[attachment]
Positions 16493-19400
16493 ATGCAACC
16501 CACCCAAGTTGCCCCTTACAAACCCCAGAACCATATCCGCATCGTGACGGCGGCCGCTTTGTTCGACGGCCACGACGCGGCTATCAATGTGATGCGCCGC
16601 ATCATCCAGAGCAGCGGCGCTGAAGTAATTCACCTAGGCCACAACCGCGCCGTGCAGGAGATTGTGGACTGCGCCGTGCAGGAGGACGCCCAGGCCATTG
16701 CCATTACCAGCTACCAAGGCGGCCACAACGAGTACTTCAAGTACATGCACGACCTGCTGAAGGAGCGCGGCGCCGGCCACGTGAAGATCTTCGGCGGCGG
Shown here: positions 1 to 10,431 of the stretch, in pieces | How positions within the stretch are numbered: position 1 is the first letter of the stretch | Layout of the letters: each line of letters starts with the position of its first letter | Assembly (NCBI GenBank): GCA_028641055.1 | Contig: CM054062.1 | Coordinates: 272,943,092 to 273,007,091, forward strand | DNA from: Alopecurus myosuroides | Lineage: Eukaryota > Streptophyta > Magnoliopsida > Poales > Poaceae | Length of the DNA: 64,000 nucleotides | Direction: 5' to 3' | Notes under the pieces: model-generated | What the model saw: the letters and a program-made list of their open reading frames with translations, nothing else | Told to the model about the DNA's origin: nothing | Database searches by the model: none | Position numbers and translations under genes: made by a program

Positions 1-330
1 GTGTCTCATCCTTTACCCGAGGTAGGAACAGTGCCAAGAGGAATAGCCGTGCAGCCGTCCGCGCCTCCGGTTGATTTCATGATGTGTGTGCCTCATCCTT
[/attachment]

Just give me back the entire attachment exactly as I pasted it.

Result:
Positions 16493-19400
16493 ATGCAACC
16501 CACCCAAGTTGCCCCTTACAAACCCCAGAACCATATCCGCATCGTGACGGCGGCCGCTTTGTTCGACGGCCACGACGCGGCTATCAATGTGATGCGCCGC
16601 ATCATCCAGAGCAGCGGCGCTGAAGTAATTCACCTAGGCCACAACCGCGCCGTGCAGGAGATTGTGGACTGCGCCGTGCAGGAGGACGCCCAGGCCATTG
16701 CCATTACCAGCTACCAAGGCGGCCACAACGAGTACTTCAAGTACATGCACGACCTGCTGAAGGAGCGCGGCGCCGGCCACGTGAAGATCTTCGGCGGCGG
Shown here: positions 1 to 10,431 of the stretch, in pieces | How positions within the stretch are numbered: position 1 is the first letter of the stretch | Layout of the letters: each line of letters starts with the position of its first letter | Assembly (NCBI GenBank): GCA_028641055.1 | Contig: CM054062.1 | Coordinates: 272,943,092 to 273,007,091, forward strand | DNA from: Alopecurus myosuroides | Lineage: Eukaryota > Streptophyta > Magnoliopsida > Poales > Poaceae | Length of the DNA: 64,000 nucleotides | Direction: 5' to 3' | Notes under the pieces: model-generated | What the model saw: the letters and a program-made list of their open reading frames with translations, nothing else | Told to the model about the DNA's origin: nothing | Database searches by the model: none | Position numbers and translations under genes: made by a program

Positions 1-330
1 GTGTCTCATCCTTTACCCGAGGTAGGAACAGTGCCAAGAGGAATAGCCGTGCAGCCGTCCGCGCCTCCGGTTGATTTCATGATGTGTGTGCCTCATCCTT